FDA Clears Hurdles in Generics Race

Although FDA can’t control prescription drug pricing, it can and will facilitate increased drug competition through faster approval of lower-cost, generic medicines

By Katie Weiler, Managing Editor

FDA has sprinted out of the starting blocks the past few months by taking major steps toward improving the efficiency of generic drug approvals. Back in June, they announced the Drug Competition Action Plan. As part of that effort, they held a public meeting to solicit input on places in which FDA rules - including standards and procedures related to generic drug approvals - are being used in ways that may create obstacles to generic access, instead of ensuring the healthy competition Congress intended.

“We know that sometimes our regulatory rules might be ‘gamed’ in ways that may delay generic drug approvals beyond the time frame the law intended in order to reduce competition,” said Dr. Scott Gottlieb, FDA Commissioner, in an FDA blog. “We are actively looking at the ways our rules are being used and, in some cases, misused.”

Examples of such gaming include the unavailability of certain branded products for comparative testing. To perform the studies required to develop a generic alternative to a branded drug, a generic sponsor needs about 1,500 to 3,000 doses of the originator drug, FDA explains. In some cases, branded companies may be using regulatory strategies or commercial techniques to block a generic company from getting access to testing samples. There are also problems accessing testing samples when branded products are subject to limited distribution.

The FDA has been looking at policy and program changes to address these issues. They’re also going to work with the Federal Trade Commission in identifying and publicizing practices that the FTC finds to be anti-competitive. Of course, it is the FTC’s responsibility to prevent anticompetitive business practices. But Congress set out certain laws that are meant to strike a balance between pharmaceutical innovation and access to lower cost generic products, FDA says, and they have a responsibility to enforce those laws.

Another goal of the Action Plan is to make it easier to bring generic competition to a category of branded drugs known as complex drugs, which comprise high-cost medicines like metered dose inhalers used to treat asthma, as well as some costly injectable drugs. FDA says those medicines generally have at least one feature that makes them harder to “genericize” under traditional approaches. Thus, those drugs can face less competition. They say in some cases, costly, branded drugs that are complex drugs have lost their exclusivity, but are subject to no generic competition.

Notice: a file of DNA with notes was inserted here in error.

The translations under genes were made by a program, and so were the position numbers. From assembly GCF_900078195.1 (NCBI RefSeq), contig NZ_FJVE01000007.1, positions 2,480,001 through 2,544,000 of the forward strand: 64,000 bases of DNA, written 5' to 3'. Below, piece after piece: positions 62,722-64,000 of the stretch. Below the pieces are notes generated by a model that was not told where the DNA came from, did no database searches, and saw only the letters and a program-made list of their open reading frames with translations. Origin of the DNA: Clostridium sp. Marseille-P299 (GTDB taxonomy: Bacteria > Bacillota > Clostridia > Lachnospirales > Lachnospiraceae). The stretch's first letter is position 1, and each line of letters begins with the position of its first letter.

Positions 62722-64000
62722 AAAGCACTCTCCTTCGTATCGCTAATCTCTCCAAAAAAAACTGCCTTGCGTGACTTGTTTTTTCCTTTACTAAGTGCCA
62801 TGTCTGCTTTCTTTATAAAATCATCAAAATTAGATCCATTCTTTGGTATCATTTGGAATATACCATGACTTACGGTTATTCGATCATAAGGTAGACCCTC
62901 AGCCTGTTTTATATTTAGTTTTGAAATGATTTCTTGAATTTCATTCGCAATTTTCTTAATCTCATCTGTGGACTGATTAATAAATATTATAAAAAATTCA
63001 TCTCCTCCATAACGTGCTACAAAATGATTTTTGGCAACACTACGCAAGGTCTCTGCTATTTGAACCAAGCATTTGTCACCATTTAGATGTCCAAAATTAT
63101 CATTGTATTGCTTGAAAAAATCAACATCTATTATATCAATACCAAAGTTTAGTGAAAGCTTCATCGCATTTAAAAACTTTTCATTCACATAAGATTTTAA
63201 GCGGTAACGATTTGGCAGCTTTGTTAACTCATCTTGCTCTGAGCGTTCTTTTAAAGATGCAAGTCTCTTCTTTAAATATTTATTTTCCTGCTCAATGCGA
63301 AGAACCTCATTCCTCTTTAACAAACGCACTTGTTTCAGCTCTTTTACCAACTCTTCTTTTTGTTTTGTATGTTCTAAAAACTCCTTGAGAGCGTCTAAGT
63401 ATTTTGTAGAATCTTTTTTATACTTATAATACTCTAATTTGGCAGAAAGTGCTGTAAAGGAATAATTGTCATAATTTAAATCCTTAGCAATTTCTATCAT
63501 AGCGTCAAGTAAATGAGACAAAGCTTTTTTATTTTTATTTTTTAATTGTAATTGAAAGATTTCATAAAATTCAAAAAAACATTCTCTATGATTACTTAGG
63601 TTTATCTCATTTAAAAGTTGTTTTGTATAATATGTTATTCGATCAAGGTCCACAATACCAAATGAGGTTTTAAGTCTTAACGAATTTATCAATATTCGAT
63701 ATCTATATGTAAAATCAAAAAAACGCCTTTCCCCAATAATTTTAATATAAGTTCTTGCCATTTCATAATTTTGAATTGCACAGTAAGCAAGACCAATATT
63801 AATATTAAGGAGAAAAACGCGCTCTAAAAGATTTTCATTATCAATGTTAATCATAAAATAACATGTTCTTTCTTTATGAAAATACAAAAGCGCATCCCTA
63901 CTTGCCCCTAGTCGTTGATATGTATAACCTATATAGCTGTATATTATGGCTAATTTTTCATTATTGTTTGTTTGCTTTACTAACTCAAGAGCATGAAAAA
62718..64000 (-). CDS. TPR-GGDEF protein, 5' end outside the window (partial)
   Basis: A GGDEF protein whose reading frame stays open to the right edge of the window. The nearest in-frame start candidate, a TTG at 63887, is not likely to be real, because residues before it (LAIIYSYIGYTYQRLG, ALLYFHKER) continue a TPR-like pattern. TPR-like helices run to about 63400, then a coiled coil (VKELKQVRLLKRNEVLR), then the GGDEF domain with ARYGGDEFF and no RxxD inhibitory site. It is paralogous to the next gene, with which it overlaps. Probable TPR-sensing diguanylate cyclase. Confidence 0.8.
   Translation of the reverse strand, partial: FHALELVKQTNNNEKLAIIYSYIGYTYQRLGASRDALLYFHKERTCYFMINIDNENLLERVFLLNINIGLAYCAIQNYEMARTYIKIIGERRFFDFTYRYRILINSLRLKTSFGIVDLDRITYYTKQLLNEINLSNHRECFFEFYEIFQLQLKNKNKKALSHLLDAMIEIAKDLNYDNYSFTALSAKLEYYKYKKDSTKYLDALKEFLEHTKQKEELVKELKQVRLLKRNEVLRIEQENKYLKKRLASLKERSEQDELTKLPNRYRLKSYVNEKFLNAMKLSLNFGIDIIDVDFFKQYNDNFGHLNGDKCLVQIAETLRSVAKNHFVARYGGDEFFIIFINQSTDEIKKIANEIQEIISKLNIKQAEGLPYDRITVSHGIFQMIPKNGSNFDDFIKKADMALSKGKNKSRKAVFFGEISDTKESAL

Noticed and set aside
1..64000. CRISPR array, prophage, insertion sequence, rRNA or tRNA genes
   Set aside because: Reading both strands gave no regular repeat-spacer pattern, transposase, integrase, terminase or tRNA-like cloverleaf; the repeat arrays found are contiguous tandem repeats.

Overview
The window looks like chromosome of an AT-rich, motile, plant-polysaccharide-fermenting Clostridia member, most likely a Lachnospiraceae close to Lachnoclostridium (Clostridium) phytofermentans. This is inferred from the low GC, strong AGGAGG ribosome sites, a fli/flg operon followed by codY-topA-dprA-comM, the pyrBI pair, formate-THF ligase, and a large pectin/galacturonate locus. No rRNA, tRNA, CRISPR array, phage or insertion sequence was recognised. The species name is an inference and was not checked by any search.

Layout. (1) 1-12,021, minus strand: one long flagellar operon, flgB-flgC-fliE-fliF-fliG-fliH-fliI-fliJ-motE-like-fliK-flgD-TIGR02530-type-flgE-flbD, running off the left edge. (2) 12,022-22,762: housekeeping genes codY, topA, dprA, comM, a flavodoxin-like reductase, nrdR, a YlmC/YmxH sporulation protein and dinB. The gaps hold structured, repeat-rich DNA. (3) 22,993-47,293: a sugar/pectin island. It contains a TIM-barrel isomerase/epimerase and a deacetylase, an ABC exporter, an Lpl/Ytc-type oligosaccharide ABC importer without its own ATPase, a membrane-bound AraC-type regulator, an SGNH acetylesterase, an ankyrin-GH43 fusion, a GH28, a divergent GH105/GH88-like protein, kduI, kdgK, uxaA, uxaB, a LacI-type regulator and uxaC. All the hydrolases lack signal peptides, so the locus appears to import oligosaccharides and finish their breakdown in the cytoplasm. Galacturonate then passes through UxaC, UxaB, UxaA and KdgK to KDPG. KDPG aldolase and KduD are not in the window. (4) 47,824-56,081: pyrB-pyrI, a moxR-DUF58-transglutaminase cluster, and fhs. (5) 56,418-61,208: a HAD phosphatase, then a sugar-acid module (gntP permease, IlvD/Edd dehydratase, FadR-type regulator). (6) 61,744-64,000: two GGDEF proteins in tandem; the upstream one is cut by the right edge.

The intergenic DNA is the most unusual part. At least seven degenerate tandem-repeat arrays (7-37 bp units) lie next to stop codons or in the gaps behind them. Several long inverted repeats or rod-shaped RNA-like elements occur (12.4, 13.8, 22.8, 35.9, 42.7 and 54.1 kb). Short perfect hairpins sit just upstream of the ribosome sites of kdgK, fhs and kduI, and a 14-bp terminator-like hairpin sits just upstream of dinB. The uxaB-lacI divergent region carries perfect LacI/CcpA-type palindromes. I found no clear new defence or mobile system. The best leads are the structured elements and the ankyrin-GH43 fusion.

“Because brand-name versions of complex drug products are often higher-priced than many other brand name drugs, any steps we can take to encourage the development of generic competitors to complex drugs will have an outsized impact on access, and prices,” says Gottlieb.

FDA says manufacturers of complex generic drugs face many challenges in developing their products and demonstrating that they meet approval requirements for generic drug applications (ANDAs), including establishing that they are bioequivalent to and have the same active ingredient as the brand-name drug. Thus, they are taking new steps to support the development of high-quality ANDAs for complex generic drugs.

First, they are issuing a draft guidance to assist ANDA applicants in creating and submitting pre-ANDA meeting requests, including meeting package materials, so FDA can give better advice to sponsors of complex generic drugs. Second, they’re issuing a draft guidance to help applicants determine when submission of ANDAs for certain complex products, known as peptides, would be appropriate.

“We’re doing all of this without sacrificing the scientific rigor of the process one bit,” Gottlieb adds. “A central aspect of our approach, and our efforts to spur innovation and generic competition, is focused on adopting more rigorous and sophisticated science, including sophisticated quantitative methods and computational modeling, in drug development, evaluation and review.”

Over the last decade alone, competition from generic drugs has saved the health care system about $1.67 trillion. The FDA sees even greater cost savings as they reach the finish line - delivering more safe, effective generic drugs to market sooner and lowering health care costs.

Show Comments
Hide Comments

Join the discussion

We welcome your thoughtful comments.
All comments will display your user name.

Want to participate in the discussion?

Register for free

Log in for complete access.

Comments

No one has commented on this page yet.

RSS feed for comments on this page | RSS feed for all comments